Medtronic says that although it takes very seriously the information security of its devices, it doesn't believe the reported identification of flaws that could allow an attacker to remotely control insulin pumps should be reason for concern.
"We understand that there are no absolute certainties in information security. However, we also know that being vigilant in reviewing the external security landscape, designing our products with information security in mind and creating rigorous, complex safeguards will help ensure product security," Medtronic Minimed's director of PR told a blogger for Tudiabetes.org.
Many became concerned after security researcher Jay Radcliffe, who is ;diabetic, experimented on his own equipment and showed it could be attacked, resulting in diabetics getting too much or too little insulin. "My initial reaction was that this was really cool from a technical perspective," Radcliffe said, as quoted by the Washington Post. "The second reaction was one of maybe sheer terror, to know that there's no security around the devices which are a very active part of keeping me alive."
But the Medtronic rep said that to the company's knowledge, "[T]here has never been a single reported incident outside of controlled laboratory experiments in more than 30 years of device telemetry use, which includes millions of devices worldwide."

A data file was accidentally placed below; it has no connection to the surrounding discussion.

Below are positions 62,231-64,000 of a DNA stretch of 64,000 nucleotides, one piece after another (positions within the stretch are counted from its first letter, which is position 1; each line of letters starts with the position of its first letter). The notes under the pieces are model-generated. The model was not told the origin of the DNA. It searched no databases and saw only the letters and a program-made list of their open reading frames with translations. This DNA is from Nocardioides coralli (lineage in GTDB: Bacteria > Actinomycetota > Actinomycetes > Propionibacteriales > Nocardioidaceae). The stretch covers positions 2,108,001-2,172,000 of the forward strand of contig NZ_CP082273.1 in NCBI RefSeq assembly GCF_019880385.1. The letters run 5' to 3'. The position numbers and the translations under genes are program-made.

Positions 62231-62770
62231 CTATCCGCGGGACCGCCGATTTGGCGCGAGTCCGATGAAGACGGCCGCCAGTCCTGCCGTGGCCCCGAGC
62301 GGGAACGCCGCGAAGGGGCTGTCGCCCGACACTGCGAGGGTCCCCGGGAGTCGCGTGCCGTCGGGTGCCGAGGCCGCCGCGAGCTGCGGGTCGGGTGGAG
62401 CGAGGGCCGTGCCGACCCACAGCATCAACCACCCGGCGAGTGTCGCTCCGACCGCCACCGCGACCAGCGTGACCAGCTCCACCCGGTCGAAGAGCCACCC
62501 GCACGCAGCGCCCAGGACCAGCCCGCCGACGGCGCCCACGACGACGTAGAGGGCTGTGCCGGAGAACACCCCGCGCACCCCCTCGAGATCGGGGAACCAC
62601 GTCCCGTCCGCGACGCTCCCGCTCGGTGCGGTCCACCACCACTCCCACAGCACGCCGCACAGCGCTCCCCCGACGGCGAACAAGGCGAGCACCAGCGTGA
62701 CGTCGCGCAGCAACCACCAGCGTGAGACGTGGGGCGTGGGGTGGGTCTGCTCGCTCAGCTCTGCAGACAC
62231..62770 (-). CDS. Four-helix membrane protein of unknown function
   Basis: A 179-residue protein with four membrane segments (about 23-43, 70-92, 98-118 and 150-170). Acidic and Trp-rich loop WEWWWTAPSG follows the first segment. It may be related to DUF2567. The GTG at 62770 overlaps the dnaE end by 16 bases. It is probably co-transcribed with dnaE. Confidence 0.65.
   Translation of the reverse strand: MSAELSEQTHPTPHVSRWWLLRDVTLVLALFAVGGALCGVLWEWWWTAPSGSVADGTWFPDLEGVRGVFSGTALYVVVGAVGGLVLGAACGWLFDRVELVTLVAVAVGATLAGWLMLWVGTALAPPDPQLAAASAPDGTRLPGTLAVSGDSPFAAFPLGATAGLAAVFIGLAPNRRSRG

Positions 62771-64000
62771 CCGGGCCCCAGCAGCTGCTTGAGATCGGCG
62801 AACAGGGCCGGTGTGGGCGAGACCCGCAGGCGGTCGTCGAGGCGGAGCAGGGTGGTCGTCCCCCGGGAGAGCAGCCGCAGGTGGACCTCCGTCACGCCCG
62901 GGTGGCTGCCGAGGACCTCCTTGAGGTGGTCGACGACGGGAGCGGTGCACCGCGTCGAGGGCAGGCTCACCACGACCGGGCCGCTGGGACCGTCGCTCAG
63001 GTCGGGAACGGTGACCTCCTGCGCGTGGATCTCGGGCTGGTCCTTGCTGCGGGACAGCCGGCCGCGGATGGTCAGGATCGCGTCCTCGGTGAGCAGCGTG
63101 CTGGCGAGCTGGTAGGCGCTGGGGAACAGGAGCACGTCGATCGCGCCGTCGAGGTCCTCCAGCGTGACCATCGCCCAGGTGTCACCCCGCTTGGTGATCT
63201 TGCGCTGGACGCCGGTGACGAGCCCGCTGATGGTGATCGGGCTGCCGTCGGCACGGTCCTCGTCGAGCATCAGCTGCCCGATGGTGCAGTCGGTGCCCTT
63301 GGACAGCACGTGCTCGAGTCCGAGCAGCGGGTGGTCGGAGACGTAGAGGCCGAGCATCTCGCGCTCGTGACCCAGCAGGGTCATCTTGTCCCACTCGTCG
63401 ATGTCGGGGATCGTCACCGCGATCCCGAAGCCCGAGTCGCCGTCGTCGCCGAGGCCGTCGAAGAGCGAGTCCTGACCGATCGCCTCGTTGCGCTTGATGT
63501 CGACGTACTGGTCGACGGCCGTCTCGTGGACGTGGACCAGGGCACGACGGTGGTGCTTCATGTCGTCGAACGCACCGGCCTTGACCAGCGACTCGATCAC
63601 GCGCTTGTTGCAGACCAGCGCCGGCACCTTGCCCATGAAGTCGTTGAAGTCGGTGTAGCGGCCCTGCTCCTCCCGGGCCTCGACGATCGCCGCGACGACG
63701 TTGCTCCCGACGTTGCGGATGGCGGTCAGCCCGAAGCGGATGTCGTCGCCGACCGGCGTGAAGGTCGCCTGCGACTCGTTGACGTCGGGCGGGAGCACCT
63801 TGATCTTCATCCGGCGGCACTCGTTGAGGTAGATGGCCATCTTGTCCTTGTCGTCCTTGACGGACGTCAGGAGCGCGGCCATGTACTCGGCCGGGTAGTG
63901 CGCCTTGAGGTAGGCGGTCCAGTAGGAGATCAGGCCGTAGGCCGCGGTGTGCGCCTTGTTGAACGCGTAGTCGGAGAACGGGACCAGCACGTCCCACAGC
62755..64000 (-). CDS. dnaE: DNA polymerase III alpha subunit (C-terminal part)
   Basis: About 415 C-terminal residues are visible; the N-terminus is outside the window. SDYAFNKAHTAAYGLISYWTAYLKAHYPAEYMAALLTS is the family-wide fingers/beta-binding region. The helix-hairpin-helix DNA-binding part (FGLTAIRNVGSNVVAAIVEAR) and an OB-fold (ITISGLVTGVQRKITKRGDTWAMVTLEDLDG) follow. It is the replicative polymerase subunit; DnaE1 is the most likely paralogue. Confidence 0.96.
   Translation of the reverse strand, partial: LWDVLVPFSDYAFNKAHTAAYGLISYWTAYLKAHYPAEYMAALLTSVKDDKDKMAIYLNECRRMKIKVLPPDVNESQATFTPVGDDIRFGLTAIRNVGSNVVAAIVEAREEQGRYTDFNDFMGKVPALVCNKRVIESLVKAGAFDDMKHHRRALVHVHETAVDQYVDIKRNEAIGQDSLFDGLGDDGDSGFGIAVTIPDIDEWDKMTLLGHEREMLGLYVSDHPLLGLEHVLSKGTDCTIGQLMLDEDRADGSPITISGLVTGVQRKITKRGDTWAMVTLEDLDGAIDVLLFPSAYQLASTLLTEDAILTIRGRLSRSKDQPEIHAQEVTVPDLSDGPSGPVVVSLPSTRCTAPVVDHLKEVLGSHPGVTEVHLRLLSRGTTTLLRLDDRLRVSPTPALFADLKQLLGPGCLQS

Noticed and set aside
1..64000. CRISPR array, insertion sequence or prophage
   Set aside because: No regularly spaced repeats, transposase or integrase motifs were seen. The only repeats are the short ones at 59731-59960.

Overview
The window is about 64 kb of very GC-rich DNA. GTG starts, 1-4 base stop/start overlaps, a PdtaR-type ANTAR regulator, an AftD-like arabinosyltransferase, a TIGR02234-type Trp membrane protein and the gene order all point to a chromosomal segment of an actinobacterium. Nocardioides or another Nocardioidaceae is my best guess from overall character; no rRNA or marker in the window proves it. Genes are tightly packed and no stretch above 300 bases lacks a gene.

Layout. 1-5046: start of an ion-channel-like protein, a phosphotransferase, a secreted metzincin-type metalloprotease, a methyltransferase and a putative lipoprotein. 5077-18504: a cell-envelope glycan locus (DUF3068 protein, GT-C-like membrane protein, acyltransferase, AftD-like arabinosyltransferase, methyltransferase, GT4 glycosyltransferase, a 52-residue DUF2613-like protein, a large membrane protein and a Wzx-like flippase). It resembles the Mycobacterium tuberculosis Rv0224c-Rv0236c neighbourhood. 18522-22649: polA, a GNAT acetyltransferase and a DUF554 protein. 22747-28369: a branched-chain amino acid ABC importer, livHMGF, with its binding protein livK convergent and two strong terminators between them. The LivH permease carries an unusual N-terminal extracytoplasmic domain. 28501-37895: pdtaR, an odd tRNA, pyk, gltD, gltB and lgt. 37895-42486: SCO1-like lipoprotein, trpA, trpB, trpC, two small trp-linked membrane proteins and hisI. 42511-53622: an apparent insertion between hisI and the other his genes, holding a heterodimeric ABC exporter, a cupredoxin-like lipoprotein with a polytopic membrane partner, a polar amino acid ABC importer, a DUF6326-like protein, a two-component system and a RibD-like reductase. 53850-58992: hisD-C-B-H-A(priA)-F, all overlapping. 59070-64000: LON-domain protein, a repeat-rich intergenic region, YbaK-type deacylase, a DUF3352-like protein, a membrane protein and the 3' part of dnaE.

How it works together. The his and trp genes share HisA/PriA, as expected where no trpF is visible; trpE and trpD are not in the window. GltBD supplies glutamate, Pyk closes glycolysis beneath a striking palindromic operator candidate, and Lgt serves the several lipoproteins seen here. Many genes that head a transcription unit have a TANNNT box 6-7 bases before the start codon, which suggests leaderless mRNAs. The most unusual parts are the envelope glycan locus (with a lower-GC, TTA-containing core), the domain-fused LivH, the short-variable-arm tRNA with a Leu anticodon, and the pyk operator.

Furthermore, Radcliffe "had in-depth knowledge about the product he tampered with, such as the serial number of both the insulin pump and remote device, and he TURNED ON the wireless feature. Additionally, he had access to specialized equipment which he used to rebroadcast the RF signal in a controlled environment," the PR director explained.
Medical device security has been in the news quite a bit over the past few years. Even back in 2008, researchers Tadayoshi Kohno and William Maisel published an academic paper showing that a combination pacemaker and defibrillator with wireless capabilities, the Medtronic Maximo DR, can be hacked.
- see the blog post